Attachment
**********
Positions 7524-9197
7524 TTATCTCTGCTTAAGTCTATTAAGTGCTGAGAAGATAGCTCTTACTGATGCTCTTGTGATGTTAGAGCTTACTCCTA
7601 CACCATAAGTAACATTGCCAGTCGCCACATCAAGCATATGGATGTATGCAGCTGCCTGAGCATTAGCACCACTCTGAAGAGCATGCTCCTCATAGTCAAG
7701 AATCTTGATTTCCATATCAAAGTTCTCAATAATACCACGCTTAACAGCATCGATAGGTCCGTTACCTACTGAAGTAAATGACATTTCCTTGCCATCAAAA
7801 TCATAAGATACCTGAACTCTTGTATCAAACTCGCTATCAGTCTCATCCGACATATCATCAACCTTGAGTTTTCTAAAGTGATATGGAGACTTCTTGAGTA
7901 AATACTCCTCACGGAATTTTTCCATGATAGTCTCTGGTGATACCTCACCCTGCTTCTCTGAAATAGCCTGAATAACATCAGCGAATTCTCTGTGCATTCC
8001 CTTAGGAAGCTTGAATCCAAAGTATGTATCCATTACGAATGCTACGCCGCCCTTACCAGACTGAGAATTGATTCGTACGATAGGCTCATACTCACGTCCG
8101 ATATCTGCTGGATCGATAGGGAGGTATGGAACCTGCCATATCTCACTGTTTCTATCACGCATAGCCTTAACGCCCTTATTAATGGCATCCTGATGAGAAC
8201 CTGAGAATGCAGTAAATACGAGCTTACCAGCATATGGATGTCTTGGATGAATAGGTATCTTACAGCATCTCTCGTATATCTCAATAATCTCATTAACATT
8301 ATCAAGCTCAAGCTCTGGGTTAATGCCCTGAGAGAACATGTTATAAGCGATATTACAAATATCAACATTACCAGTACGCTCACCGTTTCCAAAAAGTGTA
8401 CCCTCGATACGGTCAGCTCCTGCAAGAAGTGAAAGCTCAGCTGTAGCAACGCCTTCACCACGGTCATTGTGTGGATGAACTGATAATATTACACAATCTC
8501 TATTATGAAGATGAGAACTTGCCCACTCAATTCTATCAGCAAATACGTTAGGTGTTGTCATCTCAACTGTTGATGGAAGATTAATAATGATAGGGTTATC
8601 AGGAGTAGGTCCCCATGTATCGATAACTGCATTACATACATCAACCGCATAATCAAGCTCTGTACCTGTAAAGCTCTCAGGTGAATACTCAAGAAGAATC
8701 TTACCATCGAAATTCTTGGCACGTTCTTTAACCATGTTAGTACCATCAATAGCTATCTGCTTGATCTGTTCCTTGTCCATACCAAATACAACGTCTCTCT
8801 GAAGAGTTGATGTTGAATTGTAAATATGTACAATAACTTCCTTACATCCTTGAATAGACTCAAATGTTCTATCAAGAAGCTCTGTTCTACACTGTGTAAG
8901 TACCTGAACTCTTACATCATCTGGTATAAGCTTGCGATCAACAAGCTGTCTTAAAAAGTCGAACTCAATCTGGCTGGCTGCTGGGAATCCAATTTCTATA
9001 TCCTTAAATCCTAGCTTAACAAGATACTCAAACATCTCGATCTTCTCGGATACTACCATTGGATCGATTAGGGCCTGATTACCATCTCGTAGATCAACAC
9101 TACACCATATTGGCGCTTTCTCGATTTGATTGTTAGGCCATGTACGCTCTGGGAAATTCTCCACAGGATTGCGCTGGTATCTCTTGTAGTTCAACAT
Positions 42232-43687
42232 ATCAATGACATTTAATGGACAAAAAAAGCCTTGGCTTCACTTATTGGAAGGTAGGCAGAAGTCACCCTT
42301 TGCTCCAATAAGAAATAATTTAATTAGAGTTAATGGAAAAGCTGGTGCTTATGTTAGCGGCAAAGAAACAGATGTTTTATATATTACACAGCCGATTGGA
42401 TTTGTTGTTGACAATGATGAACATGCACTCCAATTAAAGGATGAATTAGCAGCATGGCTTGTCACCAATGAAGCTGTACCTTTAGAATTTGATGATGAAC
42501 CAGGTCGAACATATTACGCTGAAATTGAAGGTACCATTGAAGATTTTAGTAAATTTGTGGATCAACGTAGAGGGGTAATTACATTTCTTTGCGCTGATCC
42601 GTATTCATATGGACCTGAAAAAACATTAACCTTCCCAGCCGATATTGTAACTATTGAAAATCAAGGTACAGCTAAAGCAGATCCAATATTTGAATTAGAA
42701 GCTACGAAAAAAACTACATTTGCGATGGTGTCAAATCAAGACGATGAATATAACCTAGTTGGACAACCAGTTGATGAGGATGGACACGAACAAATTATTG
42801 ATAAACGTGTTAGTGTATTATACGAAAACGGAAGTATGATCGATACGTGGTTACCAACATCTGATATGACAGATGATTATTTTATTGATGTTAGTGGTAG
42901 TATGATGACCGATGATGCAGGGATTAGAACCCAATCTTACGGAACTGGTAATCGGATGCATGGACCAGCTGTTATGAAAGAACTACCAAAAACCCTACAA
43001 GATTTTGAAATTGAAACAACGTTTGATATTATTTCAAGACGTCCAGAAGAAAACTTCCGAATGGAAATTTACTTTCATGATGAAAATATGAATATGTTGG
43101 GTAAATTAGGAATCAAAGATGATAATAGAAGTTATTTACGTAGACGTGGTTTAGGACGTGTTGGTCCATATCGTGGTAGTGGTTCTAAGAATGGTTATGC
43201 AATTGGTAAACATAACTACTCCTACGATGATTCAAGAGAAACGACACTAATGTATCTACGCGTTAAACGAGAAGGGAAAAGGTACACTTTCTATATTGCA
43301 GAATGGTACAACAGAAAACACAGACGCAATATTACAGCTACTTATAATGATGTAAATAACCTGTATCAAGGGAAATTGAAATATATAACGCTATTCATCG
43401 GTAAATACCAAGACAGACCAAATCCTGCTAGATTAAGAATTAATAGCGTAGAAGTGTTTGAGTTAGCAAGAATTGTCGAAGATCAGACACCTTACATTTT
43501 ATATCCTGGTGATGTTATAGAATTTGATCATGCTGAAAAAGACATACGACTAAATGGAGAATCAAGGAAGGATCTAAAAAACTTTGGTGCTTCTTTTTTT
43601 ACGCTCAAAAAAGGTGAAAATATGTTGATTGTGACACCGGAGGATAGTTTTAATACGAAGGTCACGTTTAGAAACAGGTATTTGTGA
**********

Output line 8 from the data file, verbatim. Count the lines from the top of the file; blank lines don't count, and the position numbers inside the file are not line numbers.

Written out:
8101 ATATCTGCTGGATCGATAGGGAGGTATGGAACCTGCCATATCTCACTGTTTCTATCACGCATAGCCTTAACGCCCTTATTAATGGCATCCTGATGAGAAC